Items Will Affect Brake Adjustment Incorrect brake rod length Worn operating pin Brake shoe wear Worn roller track on backing plate Drums worn too thin Out of round drums Worn actuating lever bushings Insufficient forward tilt on front actuating arm Worn clevis eyes and pins Worn brake pedal bushings and shaft Worn cross shaft bushings Bent brake rods Unequal brake adjusting shaft length
Brake Adjustment-The Setup 1. Place a jack under all four wheels (under the axles, not the frame). 2. Place the gear shift lever in neutral and release the hand brake. 3. Turn the adjusting wedge clockwise on the back of the backing plate until the brakes start to drag, then back the adjusting wedge out 2 or 3 notches, or enough to allow the wheels to rotate without drag. Always spin the wheel in the forward direction when testing for drag.
Brake Adjustment-The Brake Rods NOTE A slight drag in one or two spots at 1/4 or 1/2 revolution will do no harm. Use judgment in determining a free spinning wheel. 4.Make certain the brake cross shaft is in a vertical position and is in the center of its travel. 5. Remove the rear brake rod clevis pin at the cross shaft actuating lever. 6.Unlock the clevis jam nut on the brake rod so the clevis can be adjusted. Pull the rear brake rod forward enough.to take up all free travel (without actuating the brakes). 7.Adjust the clevis on the brake rod until the hole in the clevis lines up with the hole in the cross shaft lever arm pin hole, allowing the clevis pin to be inserted. Tighten the jam nut against the clevis. 8.Repeat steps 5, 6, and 7 to remove free travel from the other rear brake rod. 9.Remove the front brake rod clevis pin at the front brake rod actuating arm.
Brake Adjustment-The Brake Rods 10.Pull the front brake actuating arm back to take up free travel. With no free travel, the actuating arm should be positioned 15 degrees forward of perpendicular. NOTE Correct adjustment of the front brake cannot be made until the front brake actuating arm is 15 degrees forward with no free play. This can be corrected by replacing a worn brake operating pin (See "Section I, Service and Repair, Brakes" (page 1-33). 11.Release the front brake rod clevis locking nut. Pull the brake rod forward and adjust the clevis to line up with the front actuating arm pin hole and reinsert the clevis pin. Tighten the jam nut against the clevis. 12.Repeat steps 9, 10, and 11 to remove free travel from the other front brake rod. 13.Make sure new cotter pins have been installed in all four clevis pins that were removed.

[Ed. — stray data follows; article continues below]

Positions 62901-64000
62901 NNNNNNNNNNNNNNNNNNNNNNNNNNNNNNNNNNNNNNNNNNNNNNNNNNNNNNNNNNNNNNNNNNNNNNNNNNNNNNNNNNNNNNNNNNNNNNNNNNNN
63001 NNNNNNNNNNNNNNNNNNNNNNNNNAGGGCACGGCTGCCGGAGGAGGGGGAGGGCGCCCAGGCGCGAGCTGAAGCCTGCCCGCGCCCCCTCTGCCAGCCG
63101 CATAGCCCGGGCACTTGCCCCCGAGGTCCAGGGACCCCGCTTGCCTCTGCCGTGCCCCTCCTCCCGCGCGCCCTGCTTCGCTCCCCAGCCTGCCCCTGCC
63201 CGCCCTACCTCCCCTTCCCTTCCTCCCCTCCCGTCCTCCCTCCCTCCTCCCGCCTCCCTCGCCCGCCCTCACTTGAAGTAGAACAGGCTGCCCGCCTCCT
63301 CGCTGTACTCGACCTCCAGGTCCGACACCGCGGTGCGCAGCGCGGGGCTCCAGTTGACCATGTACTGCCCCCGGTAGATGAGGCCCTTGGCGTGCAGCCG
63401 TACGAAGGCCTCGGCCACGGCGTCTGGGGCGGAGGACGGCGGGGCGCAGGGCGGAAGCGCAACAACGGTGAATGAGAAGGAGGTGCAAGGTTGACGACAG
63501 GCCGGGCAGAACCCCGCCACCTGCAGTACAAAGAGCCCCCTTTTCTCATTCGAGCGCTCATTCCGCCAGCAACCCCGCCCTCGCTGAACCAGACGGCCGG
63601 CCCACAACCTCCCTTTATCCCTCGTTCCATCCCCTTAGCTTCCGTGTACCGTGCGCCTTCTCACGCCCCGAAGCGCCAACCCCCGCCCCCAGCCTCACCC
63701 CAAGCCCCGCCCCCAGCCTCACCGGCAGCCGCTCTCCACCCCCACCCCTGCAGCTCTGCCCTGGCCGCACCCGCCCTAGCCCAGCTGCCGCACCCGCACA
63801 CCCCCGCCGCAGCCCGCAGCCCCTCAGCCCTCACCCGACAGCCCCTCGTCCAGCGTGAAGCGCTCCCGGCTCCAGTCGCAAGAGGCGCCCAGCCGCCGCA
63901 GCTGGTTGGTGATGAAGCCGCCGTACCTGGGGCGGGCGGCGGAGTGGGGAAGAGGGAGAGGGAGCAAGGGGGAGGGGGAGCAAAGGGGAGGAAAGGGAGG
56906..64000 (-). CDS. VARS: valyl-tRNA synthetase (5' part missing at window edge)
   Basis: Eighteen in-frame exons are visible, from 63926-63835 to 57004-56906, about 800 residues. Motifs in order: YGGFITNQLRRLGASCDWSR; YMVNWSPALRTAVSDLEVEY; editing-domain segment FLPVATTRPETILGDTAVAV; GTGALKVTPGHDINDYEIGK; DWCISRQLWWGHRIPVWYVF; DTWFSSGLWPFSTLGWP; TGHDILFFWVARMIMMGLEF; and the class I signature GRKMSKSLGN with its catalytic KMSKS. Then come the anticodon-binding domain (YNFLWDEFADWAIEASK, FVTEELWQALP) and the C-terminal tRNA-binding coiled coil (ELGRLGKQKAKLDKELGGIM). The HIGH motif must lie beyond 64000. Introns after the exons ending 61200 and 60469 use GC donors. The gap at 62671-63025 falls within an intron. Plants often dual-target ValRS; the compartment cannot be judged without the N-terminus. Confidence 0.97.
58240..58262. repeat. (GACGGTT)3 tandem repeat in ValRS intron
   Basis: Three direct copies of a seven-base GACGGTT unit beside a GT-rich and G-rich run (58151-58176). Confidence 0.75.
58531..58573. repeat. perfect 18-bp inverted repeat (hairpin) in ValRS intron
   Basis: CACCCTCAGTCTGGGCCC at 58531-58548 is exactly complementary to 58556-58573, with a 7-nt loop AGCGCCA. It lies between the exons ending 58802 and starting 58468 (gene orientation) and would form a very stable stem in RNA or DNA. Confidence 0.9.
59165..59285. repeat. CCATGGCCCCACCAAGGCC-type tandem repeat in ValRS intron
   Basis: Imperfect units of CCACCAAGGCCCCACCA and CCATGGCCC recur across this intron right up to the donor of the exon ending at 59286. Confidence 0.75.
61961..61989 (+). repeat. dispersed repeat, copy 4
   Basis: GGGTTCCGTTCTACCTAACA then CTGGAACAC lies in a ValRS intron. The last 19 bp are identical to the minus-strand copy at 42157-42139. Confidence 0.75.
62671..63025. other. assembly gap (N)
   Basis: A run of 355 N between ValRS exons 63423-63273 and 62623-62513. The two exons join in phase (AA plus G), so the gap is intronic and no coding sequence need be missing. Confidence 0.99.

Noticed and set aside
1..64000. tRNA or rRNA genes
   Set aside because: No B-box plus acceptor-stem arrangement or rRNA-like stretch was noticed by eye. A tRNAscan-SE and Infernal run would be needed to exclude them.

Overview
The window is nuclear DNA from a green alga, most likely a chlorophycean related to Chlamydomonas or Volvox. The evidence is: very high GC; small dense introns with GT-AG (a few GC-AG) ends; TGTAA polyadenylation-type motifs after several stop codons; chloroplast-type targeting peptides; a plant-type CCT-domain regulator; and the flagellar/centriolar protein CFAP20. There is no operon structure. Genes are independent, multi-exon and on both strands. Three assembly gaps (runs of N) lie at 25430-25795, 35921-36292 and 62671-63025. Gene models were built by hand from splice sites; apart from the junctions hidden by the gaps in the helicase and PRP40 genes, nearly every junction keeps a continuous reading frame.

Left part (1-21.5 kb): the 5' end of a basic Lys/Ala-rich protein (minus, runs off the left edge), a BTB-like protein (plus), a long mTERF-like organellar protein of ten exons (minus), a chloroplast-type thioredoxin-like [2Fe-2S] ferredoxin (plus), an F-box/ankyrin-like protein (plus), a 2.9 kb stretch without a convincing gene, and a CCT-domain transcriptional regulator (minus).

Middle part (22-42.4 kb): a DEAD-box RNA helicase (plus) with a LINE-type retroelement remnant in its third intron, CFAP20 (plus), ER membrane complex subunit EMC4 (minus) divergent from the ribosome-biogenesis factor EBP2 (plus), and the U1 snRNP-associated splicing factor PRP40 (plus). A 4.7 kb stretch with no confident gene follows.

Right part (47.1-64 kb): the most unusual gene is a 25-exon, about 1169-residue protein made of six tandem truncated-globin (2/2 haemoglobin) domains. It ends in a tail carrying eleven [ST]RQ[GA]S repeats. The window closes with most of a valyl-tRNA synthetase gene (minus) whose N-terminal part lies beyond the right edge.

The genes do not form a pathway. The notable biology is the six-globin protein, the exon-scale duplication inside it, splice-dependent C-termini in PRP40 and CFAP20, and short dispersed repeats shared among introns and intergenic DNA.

Brake Adjustment-The Brakes Themselves NOTE The brake pedal adjusting board should be used for the following adjustments. 14.Insert the brake pedal adjusting board and check that the fully extended brake pedal is at the reference line, then set the pedal in position 1 (pedal depressed 1"). 15.Turn the adjusting wedge on the rear wheels until the rear brakes just begin to hold. 16.Move the pedal adjusting board to position 2 (pedal depressed 1-1/2"). The two rear brakes should be tight, but not locked. 17.Adjust the front brake adjusting wedge until the front brakes just begin to hold. 18.Move the pedal adjusting board to position 3 (pedal depressed 2"). 19.Rear brakes should be locked solid. Front brakes should have very heavy drag (not locked). 20Check all four tires for correct tire pressure (34 Ibs). Make sure all cotter pins have been installed.
Brake Adjustment- The Test Drive 21.Lower the car off the jack stands and test drive. At 20-25 MPH apply full brake pressure. The rear wheels should skid evenly, without pulling to either side. The front wheels should leave little or no skid marks. (A light skid mark on the front brakes will give better stopping.) 22.If the car pulls to one side during the stop test, turn the adjusting wedge in one click (clock- wise) on the opposite side of the pull and retest. 23.After the braking test, return to the shop and jack up each wheel. Spin each wheel to see that it is not binding. No amount of adjustment will provide good stopping with a worn out brake system. If the above adjustments can not be satisfactorily made, see "Section I, Service and Repair, Brakes" (page 1-33).